Review: Michael Jackson’s ‘Michael’

MICHAEL JACKSON
Michael

With Michael Jackson’s untimely passing last year, the international world grieved together as we lost the biggest entertainment star of the last 40 years. His unmatched track record for incredibly innovative albums, iconic videos and sold out world tours set the stage for fans to now take in a new music project by the notoriously known perfectionist. The ten-song set Micheal, MJ’s official posthumous album, teeters on the line of awesome (“Behind The Mask”) and less than average (“Breaking News”). Luckily the scale tips toward awesome more times than not.
 
“Hold My Hand” featuring Akon is a collaboration rumored to have been recorded back in 2007. The tone and delivery sounds like MJ, but rumors are swirling that throughout the album, MJ’s vocals have been overdubbed, switched and/or recorded by someone else all together. With that in mind, it’s hard to distinguish the real MJ from the so-called fakes. But the way songs like “Keep Your Head Up”, speaks about surviving tough times, “(I Like) The Way You Love Me” instructs the producer and listener to groove to love notes and “Best Of Joy” lifts the veil off MJ’s rugged vocals and let’s his light timbre float, you have to believe that this is the best of his last work.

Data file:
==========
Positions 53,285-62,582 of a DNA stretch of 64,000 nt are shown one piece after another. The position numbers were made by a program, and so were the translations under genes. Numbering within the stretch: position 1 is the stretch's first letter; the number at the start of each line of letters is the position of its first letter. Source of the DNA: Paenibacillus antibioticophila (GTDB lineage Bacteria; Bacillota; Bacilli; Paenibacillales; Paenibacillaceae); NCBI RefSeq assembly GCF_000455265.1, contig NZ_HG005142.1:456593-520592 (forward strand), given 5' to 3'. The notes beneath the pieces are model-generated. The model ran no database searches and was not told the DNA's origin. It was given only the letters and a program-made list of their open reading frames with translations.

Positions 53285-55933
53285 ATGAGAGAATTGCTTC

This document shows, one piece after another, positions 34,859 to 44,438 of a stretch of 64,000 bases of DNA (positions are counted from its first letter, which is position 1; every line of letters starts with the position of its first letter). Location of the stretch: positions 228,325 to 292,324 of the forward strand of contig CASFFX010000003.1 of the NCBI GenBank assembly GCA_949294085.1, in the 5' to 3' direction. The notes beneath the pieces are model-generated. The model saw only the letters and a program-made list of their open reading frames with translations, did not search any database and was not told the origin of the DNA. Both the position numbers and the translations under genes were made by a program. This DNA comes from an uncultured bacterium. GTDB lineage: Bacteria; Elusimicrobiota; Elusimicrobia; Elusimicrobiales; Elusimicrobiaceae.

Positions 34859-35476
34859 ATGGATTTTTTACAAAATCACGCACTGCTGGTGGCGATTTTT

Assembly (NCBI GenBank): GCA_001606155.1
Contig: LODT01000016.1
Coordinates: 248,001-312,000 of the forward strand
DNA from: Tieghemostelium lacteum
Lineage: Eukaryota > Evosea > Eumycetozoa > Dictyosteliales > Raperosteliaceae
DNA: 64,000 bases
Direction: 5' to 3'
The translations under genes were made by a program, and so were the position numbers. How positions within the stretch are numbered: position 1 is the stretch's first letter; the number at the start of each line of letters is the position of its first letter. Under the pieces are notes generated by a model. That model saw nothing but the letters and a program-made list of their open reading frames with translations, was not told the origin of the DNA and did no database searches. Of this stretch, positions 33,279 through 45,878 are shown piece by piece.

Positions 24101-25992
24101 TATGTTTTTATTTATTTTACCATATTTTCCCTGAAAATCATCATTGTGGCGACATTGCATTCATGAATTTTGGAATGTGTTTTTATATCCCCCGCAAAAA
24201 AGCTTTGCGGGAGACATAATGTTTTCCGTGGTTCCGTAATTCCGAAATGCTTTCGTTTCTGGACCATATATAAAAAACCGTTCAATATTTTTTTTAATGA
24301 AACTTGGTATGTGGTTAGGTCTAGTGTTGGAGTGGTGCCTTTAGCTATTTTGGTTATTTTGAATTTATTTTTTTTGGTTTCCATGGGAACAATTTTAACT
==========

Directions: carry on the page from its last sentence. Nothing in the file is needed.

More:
The Lenny Kravitz featured “(I Can’t Make It) Another Day” takes MJ to that familiar super star lane that mixes Lenny’s smooth vocal textures and guitar stabs and melds Mike’s abrasive declarations into a pop-rock love song hit. On “Monster” the track waits too long before it gets some life and switches too much to catch a groove. 50 Cent (who stays on topic) puts in a solid guest spot but even that can’t save the song. MJ’s attack on the bloated media vamps with “Breaking News” seems recycled and uninspired, especially when his classic hit “Just Leave Me Alone” captures the anger and definitive “fuck you feel” toward the tabloids so perfectly.
 
Ultimately
Michael can stand as a sturdy compliment to MJ’s catalogue, yet we all know that he would have had some stark changes to tweak, especially on the polishing of all the tracks. It’s just plain sad that the last song on this album explains it all, Michael Jackson was taken away from us, “Much Too Soon.” —Datwon Thomas